CS Lewis on Contraception. Part Two

When the user becomes the used…
A friend of CS Lewis, Sheldon Vanauken in his autobiography A Severe Mercy included many letters written to him by Lewis. Including letters which pour scorn on Vanauken’s decision never to have children with his wife and instead to contracept. Lewis reprimanded Vanauken for his ‘voluntary sterility’, and for not letting his wife become a mother. Lewis illustrated the matter with allusion to the Gospels,  "Chris­tians…would of course agree that man and wife are ‘one flesh'…. But surely they would add that this One Flesh must not (and in the long run cannot) ‘live to itself' any more than the single individual. It was not made…to be its Own End. It was made for God and (in Him) for its neighbours — first and foremost among them the children it ought to have produced."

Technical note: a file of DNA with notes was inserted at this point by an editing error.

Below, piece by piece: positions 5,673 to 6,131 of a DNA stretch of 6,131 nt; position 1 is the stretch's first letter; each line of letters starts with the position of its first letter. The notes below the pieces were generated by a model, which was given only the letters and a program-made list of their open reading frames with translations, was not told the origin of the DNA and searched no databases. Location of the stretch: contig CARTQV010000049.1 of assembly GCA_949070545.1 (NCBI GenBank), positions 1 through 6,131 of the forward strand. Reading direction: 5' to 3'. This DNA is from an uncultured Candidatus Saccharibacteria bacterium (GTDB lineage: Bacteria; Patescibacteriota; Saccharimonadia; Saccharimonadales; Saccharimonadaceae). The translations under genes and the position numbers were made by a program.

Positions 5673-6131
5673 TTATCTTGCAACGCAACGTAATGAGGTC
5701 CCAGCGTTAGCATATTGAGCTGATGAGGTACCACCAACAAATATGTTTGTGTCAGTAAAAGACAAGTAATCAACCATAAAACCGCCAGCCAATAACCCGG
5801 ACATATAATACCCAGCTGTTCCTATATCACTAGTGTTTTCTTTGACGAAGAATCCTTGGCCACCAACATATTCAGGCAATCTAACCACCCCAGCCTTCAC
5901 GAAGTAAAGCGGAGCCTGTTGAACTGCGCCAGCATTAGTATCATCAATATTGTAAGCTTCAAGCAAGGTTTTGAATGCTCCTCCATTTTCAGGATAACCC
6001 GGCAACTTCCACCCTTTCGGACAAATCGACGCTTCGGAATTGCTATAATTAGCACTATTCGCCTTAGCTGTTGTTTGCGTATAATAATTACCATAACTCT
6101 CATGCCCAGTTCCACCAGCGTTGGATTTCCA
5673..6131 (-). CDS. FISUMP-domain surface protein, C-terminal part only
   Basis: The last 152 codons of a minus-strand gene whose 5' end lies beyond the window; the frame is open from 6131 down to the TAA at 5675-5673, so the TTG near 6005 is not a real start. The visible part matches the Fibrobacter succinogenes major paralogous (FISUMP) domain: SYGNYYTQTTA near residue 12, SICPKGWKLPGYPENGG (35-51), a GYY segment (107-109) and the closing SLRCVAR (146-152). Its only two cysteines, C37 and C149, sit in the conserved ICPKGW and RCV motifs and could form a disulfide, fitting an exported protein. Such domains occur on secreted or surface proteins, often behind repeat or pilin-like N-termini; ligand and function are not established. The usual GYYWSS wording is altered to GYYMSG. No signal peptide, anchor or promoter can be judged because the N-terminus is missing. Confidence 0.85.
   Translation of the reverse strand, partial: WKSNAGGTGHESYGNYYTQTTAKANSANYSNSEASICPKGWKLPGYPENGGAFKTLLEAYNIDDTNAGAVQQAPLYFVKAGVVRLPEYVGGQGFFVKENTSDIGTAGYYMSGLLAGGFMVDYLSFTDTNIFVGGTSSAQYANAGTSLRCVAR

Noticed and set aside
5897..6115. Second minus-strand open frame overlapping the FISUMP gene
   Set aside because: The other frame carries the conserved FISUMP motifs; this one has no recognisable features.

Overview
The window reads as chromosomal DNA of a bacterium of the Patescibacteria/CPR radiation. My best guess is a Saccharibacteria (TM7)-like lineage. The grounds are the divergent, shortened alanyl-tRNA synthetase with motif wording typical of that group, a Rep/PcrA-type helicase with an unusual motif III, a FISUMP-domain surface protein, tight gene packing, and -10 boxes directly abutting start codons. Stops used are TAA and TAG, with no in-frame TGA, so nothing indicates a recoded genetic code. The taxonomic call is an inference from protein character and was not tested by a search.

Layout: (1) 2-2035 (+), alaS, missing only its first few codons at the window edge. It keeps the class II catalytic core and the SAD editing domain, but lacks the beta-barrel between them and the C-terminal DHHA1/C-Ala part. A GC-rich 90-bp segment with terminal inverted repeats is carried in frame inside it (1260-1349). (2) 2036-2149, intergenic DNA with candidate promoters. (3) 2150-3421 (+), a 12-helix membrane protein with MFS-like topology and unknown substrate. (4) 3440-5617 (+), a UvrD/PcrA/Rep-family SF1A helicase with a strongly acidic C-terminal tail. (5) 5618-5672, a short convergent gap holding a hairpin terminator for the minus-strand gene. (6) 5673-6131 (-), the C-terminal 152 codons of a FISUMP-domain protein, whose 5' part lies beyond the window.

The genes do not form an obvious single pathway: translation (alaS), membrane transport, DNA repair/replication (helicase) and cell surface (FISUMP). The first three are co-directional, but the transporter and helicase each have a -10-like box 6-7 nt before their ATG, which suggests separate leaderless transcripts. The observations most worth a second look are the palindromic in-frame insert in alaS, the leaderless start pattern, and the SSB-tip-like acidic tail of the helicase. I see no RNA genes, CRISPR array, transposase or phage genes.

In his academic work (that is oh-so accessible and easy to read) writing in 1960, after societal acceptance of contraception had grown throughout the fifties, CS Lewis describes a world with indiscriminate use of contraception; where sex exists more for satisfying lust, than loving the other person or begetting babies. In discussing Eros (The Four Loves) CS Lewis observes ‘we use a most unfortunate idiom when we say, of a lustful man prowling the streets that he “wants a woman”. Strictly speaking, a woman is just what he does not want. He wants a pleasure for which a woman happens to be the necessary piece of apparatus. How much he cares about the woman as such may be gauged by his attitude to her five minutes after fruition (one does not keep the carton after one has smoked the cigarettes).’


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